Equity Trust Company v. Morris, et al.; ETC Brokerage v. Fry, et al., [Ms. 1200551; 1200552, Aug. 19, 2022] __ So. 3d __ (Ala. 2022). The Court (Wise, J.; Parker, C.J., and Bolin, J., concur; Sellers and Stewart, JJ., concur in the result) reverses the Houston Circuit Court’s order denying Equity Trust Company’s (“Equity Trust”) and ETC Brokerage Services, LLC’s (“ETC”), motions to compel arbitration of tort claims asserted by several Plaintiffs.
Gary Morgan, who signed an Equity Trust IRA application that referenced an Equity Trust custodial agreement and its arbitration agreement, argues that he was not bound to arbitrate his claims related to his IRA due to fraud. Ms. *23. Fraud-in-the-factum claims test the very existence of the contract and are not subject to arbitration. Ms. *23. The Court reiterates, however, that “‘Alabama caselaw, like the Restatement, recognizes that to constitute fraud in the factum, and thereby to prevent the formation of a contract, the misrepresentation must go to the essential nature or existence of the contract itself, for example, a misrepresentation that an instrument is a promissory note when in fact it is a mortgage ....’” Ms. *26, quoting Harold Allen’s Mobile Home Factory Outlet, Inc. v. Early, 776 So. 2d 777, 783 n. 6 (Ala. 2000).
The Court holds that Morgan’s claims constituted fraud-in-the-inducement claims subject to arbitration because Morgan does not allege that when “he signed the Equity Trust IRA application, he did not have knowledge of the true nature or contents of that document … or that he did not understand that he was signing a document that included by reference to the Equity Trust custodial agreement an arbitration agreement.” Ms. *26. In short, Morgan’s fraud claims are directed to the custodial agreement as a whole and not solely to the arbitration agreement contained in it does not provide a basis to avoid arbitration. Ms. *28.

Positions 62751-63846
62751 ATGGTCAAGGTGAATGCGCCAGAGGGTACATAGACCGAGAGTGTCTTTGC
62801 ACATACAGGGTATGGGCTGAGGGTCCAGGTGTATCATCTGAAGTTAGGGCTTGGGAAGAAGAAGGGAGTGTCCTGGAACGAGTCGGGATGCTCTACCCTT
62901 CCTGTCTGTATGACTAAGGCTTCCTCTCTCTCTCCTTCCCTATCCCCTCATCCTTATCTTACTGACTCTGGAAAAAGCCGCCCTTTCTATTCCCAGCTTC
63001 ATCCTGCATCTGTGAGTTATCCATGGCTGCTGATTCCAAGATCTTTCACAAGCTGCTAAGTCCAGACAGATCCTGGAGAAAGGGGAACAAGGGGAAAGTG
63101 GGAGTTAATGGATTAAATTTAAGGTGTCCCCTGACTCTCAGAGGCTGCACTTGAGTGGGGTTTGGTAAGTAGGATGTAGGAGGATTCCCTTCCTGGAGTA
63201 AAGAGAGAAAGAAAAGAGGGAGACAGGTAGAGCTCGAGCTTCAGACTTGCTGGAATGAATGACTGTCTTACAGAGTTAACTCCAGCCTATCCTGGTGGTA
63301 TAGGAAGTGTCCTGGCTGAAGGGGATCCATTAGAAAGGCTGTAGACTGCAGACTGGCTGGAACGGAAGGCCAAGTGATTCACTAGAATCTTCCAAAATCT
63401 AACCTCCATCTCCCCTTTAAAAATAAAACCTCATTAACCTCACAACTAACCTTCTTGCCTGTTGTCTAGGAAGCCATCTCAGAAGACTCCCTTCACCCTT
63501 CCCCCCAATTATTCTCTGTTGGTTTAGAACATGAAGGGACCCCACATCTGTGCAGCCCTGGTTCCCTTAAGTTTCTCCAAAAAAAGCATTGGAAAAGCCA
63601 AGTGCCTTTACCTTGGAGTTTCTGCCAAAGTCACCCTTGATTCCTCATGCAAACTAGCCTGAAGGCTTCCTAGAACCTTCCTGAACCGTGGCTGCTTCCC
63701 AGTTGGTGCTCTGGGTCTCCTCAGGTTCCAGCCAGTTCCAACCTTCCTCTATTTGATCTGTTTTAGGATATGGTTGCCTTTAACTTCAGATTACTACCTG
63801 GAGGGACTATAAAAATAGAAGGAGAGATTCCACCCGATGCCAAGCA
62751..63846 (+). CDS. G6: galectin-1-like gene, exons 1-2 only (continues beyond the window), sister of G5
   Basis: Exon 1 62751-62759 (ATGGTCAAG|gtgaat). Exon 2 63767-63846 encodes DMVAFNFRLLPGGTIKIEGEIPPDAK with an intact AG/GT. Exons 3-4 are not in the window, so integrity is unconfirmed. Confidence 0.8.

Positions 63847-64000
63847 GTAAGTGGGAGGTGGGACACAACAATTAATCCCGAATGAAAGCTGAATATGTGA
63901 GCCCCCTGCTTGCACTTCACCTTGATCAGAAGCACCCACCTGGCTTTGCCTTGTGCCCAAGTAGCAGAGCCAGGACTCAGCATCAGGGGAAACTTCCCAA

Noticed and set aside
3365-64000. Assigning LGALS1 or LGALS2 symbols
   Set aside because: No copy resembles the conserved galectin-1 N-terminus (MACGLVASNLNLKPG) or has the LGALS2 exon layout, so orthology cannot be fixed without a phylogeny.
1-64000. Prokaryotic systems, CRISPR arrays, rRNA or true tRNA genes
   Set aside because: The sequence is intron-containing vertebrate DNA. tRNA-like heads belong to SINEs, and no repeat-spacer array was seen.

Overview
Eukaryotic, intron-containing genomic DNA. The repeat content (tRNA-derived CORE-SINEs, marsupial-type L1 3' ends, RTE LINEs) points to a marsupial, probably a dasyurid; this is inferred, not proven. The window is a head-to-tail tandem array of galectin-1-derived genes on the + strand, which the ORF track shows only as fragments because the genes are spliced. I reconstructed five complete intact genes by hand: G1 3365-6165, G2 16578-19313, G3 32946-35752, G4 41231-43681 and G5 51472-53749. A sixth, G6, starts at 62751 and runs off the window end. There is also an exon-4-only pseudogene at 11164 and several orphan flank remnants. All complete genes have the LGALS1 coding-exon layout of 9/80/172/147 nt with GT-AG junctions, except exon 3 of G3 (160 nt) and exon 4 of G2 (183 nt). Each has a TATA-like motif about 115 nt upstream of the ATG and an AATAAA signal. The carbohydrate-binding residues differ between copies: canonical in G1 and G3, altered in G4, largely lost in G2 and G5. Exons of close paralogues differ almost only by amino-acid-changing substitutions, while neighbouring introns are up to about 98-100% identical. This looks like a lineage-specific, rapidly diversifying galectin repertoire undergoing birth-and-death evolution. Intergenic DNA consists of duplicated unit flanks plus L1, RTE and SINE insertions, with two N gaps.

The Court also orders arbitration of the tort claims asserted by the nonsignatory plaintiffs. While recognizing that nonsignatories are not bound by arbitration provisions, the Court holds the “nonsignatory plaintiffs are estopped from avoiding the arbitration agreements included in the Equity Trust custodial agreement, the 2020 Equity Trust custodial agreement, and the ETC customer agreement.” Ms. *49. The Court explains
[W]e do not see how the plaintiffs may prove their claims, including any duties owed to them by Equity Trust or ETC, without reference to their account documents, including the Equity Trust IRA applications and the ETC brokerage-account applications, the Equity Trust custodial agreement, the 2020 Equity Trust custodial agreement, and the ETC customer agreement. Accordingly, the nonsignatory plaintiffs’ claims against Equity Trust and/or ETC depend upon the existence of the agreements containing the arbitration agreements. Therefore, the nonsignatory plaintiffs cannot simultaneously base their claims on their accounts that were created by those agreements and, at the same time, seek to avoid the arbitration agreements contained therein.
Ms. **48-49, citing Olshan Found. Repair Co. of Mobile, LP v. Schultz, 64 So. 3d 598 (Ala. 2010).